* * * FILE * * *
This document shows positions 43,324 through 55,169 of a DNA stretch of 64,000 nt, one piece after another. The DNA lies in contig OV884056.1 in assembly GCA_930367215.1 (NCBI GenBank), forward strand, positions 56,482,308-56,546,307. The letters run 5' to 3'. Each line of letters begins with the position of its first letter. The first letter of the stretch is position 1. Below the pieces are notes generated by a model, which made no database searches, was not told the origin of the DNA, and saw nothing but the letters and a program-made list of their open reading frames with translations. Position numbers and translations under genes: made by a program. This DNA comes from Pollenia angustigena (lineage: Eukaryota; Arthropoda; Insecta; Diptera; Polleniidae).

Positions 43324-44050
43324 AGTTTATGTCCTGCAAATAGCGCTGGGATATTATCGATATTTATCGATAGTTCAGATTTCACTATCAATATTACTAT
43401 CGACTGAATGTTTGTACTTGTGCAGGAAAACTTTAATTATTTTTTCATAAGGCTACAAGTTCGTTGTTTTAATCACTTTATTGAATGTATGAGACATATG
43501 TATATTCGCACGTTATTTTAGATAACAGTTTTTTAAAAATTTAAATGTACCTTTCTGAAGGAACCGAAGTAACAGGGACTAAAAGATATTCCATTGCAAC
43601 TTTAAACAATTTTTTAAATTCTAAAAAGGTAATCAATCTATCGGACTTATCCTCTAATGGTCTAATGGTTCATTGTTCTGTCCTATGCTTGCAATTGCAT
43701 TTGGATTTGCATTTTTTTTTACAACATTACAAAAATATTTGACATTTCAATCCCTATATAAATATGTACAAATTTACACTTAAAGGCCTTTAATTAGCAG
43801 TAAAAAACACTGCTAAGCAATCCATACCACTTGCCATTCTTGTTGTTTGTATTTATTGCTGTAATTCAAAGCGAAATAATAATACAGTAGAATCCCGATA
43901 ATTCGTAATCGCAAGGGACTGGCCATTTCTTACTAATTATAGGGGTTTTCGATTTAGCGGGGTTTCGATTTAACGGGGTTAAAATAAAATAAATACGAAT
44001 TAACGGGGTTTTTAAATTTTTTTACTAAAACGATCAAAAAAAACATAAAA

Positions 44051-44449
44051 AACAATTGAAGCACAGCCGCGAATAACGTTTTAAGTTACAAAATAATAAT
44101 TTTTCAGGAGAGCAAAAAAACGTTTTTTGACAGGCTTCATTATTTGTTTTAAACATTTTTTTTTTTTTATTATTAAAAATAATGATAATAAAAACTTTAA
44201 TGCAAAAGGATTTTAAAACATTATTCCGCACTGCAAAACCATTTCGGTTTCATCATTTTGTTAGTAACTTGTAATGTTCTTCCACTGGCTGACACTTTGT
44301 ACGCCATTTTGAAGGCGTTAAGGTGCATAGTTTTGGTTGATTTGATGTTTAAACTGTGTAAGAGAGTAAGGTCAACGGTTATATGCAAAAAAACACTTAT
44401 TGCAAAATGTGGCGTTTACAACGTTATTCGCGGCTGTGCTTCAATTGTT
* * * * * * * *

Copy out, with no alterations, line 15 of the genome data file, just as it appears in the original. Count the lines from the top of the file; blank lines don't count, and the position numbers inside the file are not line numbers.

44301 ACGCCATTTTGAAGGCGTTAAGGTGCATAGTTTTGGTTGATTTGATGTTTAAACTGTGTAAGAGAGTAAGGTCAACGGTTATATGCAAAAAAACACTTAT